• A way to meet customer needs better by reducing costs incurred in channel activities
    • Can provide a level of cooperation and efficiency - maximizing the effectiveness of the channel while also maximizing efficiency and keeping costs low
    • Horizontal marketing system: two or more firms at the same channel level agree to work together to get their product to the customer
  26. Intensive, Exclusive, or Selective Distribution?
    Intensive Distribution
    Intensive distribution: aims to maximize market coverage by selling a product though a wholesalers or retailers that will stock and sell the product (availability is more important)
  27. Exclusive Distribution
    • Products that are high priced and have considerable service requirements, and when a limited number of buyers exist in any single geographic area
    • Enable to better recoup the costs associated with long selling processes
  28. Selective Distribution
    • Distribution using fewer outlets than intensive distribution but more than exclusive distribution
    • When demand is so large that exclusive distribution is inadequate, but selling costs, service requirements or other factors make exclusive distribution a poor fit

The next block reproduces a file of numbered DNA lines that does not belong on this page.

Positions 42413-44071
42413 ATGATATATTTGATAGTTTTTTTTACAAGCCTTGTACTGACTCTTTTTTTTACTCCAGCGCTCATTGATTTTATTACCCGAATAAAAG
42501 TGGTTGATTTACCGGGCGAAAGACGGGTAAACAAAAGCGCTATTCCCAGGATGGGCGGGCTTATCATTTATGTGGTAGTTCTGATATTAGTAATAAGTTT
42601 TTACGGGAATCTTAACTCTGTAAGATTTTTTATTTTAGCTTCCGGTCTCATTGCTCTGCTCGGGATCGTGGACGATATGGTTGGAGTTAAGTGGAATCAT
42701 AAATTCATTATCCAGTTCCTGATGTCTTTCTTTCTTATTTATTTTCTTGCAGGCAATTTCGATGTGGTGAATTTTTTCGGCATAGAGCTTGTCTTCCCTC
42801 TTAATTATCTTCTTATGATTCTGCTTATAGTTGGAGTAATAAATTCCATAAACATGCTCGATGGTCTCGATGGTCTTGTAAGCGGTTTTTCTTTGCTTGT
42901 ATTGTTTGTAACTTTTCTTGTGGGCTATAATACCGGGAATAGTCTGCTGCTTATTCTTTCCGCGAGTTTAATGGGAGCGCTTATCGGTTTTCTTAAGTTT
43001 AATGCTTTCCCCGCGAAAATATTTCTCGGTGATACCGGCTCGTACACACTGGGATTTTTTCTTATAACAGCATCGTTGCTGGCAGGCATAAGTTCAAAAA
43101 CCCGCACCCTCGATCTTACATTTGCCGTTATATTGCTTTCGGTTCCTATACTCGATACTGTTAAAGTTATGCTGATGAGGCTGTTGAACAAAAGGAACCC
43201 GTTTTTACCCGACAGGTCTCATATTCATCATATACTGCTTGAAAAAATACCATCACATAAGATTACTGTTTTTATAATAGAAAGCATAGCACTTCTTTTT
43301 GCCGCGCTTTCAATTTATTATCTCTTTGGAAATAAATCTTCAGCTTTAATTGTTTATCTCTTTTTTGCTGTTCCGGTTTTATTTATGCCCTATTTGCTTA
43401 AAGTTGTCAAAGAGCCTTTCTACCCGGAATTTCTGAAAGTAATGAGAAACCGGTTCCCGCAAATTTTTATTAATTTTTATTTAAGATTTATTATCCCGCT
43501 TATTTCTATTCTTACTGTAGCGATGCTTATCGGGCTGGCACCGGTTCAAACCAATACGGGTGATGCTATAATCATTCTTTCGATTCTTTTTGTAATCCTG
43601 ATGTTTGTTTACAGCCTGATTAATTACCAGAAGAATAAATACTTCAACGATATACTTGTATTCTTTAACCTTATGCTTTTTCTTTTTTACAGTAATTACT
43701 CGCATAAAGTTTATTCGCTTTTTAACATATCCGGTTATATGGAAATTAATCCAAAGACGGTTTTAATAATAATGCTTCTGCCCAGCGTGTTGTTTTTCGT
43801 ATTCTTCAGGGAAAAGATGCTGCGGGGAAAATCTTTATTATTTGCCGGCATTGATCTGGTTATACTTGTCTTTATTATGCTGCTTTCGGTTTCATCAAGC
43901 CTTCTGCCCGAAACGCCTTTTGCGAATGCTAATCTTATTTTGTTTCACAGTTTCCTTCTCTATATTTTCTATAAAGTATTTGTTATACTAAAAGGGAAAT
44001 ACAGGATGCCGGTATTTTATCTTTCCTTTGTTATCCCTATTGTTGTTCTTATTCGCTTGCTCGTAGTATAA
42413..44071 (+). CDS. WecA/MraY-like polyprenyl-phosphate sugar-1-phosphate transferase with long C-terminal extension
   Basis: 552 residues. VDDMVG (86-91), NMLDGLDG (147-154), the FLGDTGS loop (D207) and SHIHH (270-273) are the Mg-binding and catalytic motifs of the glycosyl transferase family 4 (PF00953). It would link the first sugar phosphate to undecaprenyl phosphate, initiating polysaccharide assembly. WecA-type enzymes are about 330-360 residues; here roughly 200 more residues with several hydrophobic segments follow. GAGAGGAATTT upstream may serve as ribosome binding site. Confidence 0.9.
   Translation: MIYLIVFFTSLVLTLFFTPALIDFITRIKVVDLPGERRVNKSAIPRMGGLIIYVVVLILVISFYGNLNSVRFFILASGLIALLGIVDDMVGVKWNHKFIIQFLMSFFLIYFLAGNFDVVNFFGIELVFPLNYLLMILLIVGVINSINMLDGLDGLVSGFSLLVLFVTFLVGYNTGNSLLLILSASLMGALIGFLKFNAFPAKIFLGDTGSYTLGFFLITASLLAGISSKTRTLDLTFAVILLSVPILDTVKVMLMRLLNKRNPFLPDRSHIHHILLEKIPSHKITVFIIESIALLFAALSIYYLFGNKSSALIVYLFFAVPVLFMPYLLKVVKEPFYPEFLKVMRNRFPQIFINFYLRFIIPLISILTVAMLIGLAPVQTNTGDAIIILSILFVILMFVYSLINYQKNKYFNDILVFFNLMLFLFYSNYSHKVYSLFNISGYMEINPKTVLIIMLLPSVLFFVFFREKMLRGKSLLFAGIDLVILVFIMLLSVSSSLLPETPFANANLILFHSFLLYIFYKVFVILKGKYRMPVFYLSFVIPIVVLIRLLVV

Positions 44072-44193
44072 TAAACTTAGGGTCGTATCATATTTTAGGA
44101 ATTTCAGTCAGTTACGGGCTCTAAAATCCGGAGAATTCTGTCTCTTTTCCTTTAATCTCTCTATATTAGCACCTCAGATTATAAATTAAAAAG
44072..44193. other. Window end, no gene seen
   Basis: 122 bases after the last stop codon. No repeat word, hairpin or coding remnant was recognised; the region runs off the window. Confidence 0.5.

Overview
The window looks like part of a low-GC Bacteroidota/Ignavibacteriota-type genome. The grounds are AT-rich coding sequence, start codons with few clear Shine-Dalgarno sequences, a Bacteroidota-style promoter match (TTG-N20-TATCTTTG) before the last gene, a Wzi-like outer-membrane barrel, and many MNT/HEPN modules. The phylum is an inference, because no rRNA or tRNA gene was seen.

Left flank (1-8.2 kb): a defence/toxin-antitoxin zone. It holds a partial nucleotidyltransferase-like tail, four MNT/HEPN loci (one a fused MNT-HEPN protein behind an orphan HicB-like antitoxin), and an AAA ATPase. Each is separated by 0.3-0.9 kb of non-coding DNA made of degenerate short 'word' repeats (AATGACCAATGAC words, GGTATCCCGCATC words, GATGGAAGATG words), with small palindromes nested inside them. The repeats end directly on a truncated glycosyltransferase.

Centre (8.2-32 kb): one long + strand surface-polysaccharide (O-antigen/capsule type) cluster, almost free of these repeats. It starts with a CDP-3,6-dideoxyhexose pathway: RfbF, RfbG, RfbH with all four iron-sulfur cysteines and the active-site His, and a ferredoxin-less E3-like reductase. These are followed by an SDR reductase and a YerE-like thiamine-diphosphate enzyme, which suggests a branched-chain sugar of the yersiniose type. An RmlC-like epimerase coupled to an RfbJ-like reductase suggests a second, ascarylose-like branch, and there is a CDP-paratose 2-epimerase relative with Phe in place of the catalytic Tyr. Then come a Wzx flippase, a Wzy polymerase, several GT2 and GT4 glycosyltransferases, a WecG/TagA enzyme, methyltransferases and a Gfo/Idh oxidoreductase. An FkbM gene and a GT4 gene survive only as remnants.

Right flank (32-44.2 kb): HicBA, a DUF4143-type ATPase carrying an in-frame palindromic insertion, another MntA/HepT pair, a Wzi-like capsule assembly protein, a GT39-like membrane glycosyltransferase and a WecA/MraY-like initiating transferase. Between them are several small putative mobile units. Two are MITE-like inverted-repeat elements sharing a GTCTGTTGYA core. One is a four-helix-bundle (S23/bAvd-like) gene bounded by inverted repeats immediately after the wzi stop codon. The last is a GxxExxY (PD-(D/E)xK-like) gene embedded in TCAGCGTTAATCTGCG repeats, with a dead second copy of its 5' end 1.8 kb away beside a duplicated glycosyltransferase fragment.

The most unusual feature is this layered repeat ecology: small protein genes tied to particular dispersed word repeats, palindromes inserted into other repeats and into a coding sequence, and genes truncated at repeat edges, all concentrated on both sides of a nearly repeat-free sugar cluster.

• Shopping products such as household appliances
    • Freedom to choose only those wholesalers and retailers that have a good credit rating, provide good market coverage, serve customers well, and cooperate effectively
    • Results in higher profits
  29. Step 4: Develop Distribution Tactics
    • Select Channel Partners
    • Manage Channel
  30. Select Channel Partners
    • Firms agree to work together in a channel relationship; they become partners in what is normally a long term commitment
    • Consider competitors’ channel partners and display products near similar competitors’ product
    • Social responsibility may also be an important to determine selection of channel
  31. Manage the Channel
    • Channel leader: a firm at one level of distribution that takes a leadership role, establishing operating norms and processes based on its power relative to other channel members
    • A firm has economic power when it has the ability to control resources
    • A firm such as a franchiser has legitimate power if it has legal authority to call the shots
    • A producer firm has reward or coercive power if it engages in exclusive distribution and has the ability to give profitable products
    • Big retailers to dictate their needs to producers instead of producers controlling what producer is available to retailers
  32. Logistics Transportation
    • Transportation: the mode by which
    • products move among channel members
    • Decisions entail a compromise between minimizing
    • cost and providing the service customers want
    • read pg 516